My paternal grandmother would bribe my brother and me into learning how to spell long words, learning songs on the piano, and even putting together a play about our ancestors immigrating to the United States.

My maternal grandmother had strange toys and games to play with (artifacts from my mom’s childhood), modeling clay, and dress-up clothes and jewelry.  And she always made us cheese grits for breakfast.

I spent the last few nights with my maternal grandmother, Flarcie, and she still makes me cheese grits for breakfast.

I even have a bonus step-grandmother who lived with my grandfather in Decatur, Georgia until my grandfather died several years ago.  She would drive us around in her huge truck and take us to Po’ Folks, which I believe is called the more politically correct “Folks” these days.

This post is going to be shorter than it should be, but it is significant for a reason that is going to be revealed very soon.  I am thankful for having all of my grandparents throughout my childhood and for the three that are still with me today.

Thank you, grandmothers!  And grandfathers!

{Thankful November} 27: Shoes

January 4th, 2012 | Rachel

Join me in the comments or on your own blog as I give thanks every day this month.

I’ve managed to ween myself off buying shoes entirely, now that my income is drastically limited, and every penny I have is earmarked either for the bakery or for the move.  Well, there was that sparkly pair of shoes I bought last month for Steve’s mom’s wedding, but that was an extra special occasion.  Totally.

Still, there is no denying the complete emotional reaction I get when faced with an adorable pair of shoes.  It’s cruel, really, and I don’t get it.  The best I can do is tear myself away before the attachment becomes too strong to resist.  I can’t even look at certain stores now.  Anthropologie.  ModCloth.  Anything located on 5th Avenue between 50th and 70th streets.

Instead, I am going to be thankful and content with the shoes I already have, such as the beautiful Mui Muis pictured above, which I bought in Italy during my post-bar-exam travels.

Shoes, I both love you and hate you for the magical powers you have over me.

{Thankful November} 26: A Great Haircut

December 27th, 2011 | Rachel

Join me in the comments or on your own blog as I give thanks every day this month.

Hair freshly cut (Christmas 2011)

Since changing professions, I had been holding off on getting a real haircut.  Several months ago I took advantage of a discounted hair coloring deal that included a free “haircut”, but it was so bad I’m not going to even call it a haircut.  Not long after, I decided to take matters into my own hands and gave myself bangs.  I did a lot of YouTube research, and the results actually weren’t that bad after I thinned them out a little and let them grow out past the “Dumb and Dumber” length.  I have been trimming them every few weeks ever since.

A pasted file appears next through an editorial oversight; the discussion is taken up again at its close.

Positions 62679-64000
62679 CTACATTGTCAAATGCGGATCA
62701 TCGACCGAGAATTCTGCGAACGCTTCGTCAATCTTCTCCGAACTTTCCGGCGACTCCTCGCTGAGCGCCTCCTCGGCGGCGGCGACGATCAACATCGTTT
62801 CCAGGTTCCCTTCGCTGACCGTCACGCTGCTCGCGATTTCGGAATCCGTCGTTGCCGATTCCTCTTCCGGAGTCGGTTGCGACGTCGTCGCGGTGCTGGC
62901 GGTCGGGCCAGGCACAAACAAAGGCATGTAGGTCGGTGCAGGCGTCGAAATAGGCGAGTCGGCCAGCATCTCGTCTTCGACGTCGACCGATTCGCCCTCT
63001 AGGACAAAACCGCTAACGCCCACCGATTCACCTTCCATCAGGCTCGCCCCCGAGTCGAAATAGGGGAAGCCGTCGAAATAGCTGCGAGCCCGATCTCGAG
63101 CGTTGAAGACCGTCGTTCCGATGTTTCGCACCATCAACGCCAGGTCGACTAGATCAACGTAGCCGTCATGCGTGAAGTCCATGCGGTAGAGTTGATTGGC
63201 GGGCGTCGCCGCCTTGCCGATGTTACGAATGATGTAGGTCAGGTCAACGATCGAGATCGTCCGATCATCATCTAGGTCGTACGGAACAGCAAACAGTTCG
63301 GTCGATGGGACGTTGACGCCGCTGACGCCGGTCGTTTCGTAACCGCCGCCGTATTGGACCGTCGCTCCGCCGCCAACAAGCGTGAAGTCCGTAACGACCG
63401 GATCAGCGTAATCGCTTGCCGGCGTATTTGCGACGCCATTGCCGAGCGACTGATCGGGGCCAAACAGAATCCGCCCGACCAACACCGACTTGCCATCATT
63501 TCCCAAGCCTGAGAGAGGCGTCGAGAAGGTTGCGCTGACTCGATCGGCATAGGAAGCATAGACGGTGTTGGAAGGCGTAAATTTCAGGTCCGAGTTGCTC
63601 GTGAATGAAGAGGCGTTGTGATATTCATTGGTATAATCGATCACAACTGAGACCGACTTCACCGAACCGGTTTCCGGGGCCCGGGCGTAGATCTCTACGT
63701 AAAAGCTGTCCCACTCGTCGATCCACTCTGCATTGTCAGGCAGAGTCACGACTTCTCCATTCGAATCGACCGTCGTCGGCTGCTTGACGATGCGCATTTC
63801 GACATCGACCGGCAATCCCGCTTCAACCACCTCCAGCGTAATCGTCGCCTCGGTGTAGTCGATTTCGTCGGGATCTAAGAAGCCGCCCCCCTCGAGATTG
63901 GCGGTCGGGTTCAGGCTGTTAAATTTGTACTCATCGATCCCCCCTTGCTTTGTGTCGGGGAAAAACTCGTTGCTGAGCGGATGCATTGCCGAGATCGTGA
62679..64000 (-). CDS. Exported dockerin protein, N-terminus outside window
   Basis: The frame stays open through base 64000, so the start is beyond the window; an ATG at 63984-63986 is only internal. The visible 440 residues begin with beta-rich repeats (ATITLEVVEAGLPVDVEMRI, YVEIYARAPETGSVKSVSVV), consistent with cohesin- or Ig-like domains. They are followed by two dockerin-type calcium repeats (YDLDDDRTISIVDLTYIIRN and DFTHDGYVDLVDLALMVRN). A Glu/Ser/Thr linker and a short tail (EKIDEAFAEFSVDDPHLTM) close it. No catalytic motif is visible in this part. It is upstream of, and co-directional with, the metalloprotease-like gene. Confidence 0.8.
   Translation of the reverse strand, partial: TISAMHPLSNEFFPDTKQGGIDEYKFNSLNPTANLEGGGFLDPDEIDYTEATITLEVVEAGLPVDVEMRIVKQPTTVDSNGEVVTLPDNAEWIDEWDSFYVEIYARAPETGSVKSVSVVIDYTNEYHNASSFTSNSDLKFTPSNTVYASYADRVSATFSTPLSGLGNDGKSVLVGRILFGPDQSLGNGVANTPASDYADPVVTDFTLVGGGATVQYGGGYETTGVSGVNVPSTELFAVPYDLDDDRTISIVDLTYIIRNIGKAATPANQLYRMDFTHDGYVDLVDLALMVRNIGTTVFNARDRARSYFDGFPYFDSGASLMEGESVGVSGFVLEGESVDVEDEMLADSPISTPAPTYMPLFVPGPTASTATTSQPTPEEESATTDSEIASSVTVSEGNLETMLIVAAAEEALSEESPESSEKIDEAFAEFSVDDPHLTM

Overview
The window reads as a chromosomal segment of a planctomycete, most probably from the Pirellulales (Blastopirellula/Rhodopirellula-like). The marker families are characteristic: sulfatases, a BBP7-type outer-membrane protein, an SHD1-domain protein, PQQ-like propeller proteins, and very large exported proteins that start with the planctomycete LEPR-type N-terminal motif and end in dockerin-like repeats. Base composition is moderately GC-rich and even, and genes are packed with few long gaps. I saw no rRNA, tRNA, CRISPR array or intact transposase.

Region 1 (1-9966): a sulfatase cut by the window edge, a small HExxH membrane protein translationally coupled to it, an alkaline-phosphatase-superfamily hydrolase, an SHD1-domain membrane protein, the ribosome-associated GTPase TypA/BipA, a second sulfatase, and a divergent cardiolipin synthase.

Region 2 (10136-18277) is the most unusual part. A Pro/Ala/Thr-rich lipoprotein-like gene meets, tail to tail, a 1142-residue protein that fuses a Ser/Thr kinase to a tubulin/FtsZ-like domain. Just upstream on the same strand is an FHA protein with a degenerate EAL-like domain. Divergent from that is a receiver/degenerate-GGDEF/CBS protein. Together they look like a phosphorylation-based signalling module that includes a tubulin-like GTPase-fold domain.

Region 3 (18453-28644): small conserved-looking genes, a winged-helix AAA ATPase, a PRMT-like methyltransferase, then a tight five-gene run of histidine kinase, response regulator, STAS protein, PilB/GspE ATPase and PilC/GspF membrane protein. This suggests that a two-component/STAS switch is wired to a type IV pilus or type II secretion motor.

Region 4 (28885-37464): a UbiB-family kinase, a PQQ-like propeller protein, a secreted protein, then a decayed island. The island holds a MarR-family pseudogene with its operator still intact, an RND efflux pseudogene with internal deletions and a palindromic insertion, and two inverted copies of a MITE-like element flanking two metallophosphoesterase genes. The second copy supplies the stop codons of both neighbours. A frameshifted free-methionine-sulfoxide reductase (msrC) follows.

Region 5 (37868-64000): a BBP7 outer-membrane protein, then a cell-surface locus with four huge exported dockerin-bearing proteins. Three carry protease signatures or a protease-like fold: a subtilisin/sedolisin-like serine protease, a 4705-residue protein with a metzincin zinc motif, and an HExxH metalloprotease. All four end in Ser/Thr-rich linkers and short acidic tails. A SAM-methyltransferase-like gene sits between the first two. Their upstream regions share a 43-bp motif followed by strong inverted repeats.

Last week I decided it was time to let a profession intervene and saw Cheryl at Arrojo Studio, a true hair genius.  I discovered her through a friend of a friend soon after I moved to the city, and many other friends’ hair has been artistically sculpted by Cheryl over the past three years.

Getting my hair cut by Cheryl at Arrojo Studio (Christmas 2011)

When I was in middle school, my hair transformed from being stick straight as a child to a unfortunately fluffy mass.  Neither I nor any of my hair stylists at the time were equipped to deal with it.  As such, I spent many years with shapeless haircuts, attempting in vain to blow dry it straight.  In high school, I tried everything from drug store hair masks to dipping it in ice water after washing it to coax my hair strands into a cohesive shape.

More than once I’ve had my haircut by a stylist who haphazardly dried my hair into a unflattering poof and told me there was nothing I could do about the cowlicks.  One stylist even suggested I put my headband back on at the end of the haircut.  I can’t believe I actually paid her.

My life changed when I was visiting my college roommate’s family in Texas and had my hair cut by a stylist who introduced to the ceramic flatiron.  I finally found the tool I needed to compete with the cruel Georgia humidity.  This improved my hair aesthetic tremendously, but I still hadn’t experienced anything more than the simple, lightly layered haircuts that boring stylists love to give.

Fast forward to Cheryl.  The first time I saw her I was just starting my job at the law firm, and I was nervous about how I was supposed to dress.  I told her I wanted to look professional but a little sexy.  It was a conservative request, but she gave me the perfect look:

Davina and me, both clients of Cheryl (Fall 2009)

This was the first time someone cut my hair taking its natural wave into consideration.  She actually let it dry a little first to see where the waves were and then cut it so that the ends didn’t stick out in a weird way.  It was simple but brilliant.

I made an appointment to see Cheryl again several months later.

Davina and me (Winter 2010)

I was still being conservative the second time around (adding a swooping side bang… oh la la), but Davina (pictured above) went for something a little more funky.  Both haircuts were fantastic.

When I was getting my hair cut that time around, I asked Cheryl what she would do if she could do anything she wanted to my hair.  She told me she would cut it to chin length.  I agreed to come back in a few months.

Summer 2010

By this time, I knew Cheryl could be trusted.  At my third appointment, I asked her to do whatever she thought would make me look the best.  She cut it short and added full bangs.  It was a huge success, and I felt amazing.

There is, at least for some, a definite connection between hairstyle and attitude.  A sassy haircut renders a sassier person.  When you can be confident that you look great, you tend to be more sure of yourself, which manifests in your life in so many positive ways.

If you are in the New York City area, whether permanently or simply for travel, do yourself a huge favor and book a hair appointment with Cheryl at Arrojo Studio.  She’s not cheap, but she cares about and understand hair more than anyone I’ve ever met.  Consider it an investment in yourself.

I’m definitely going to miss Cheryl after I leave.

Davina and me (Christmas 2010)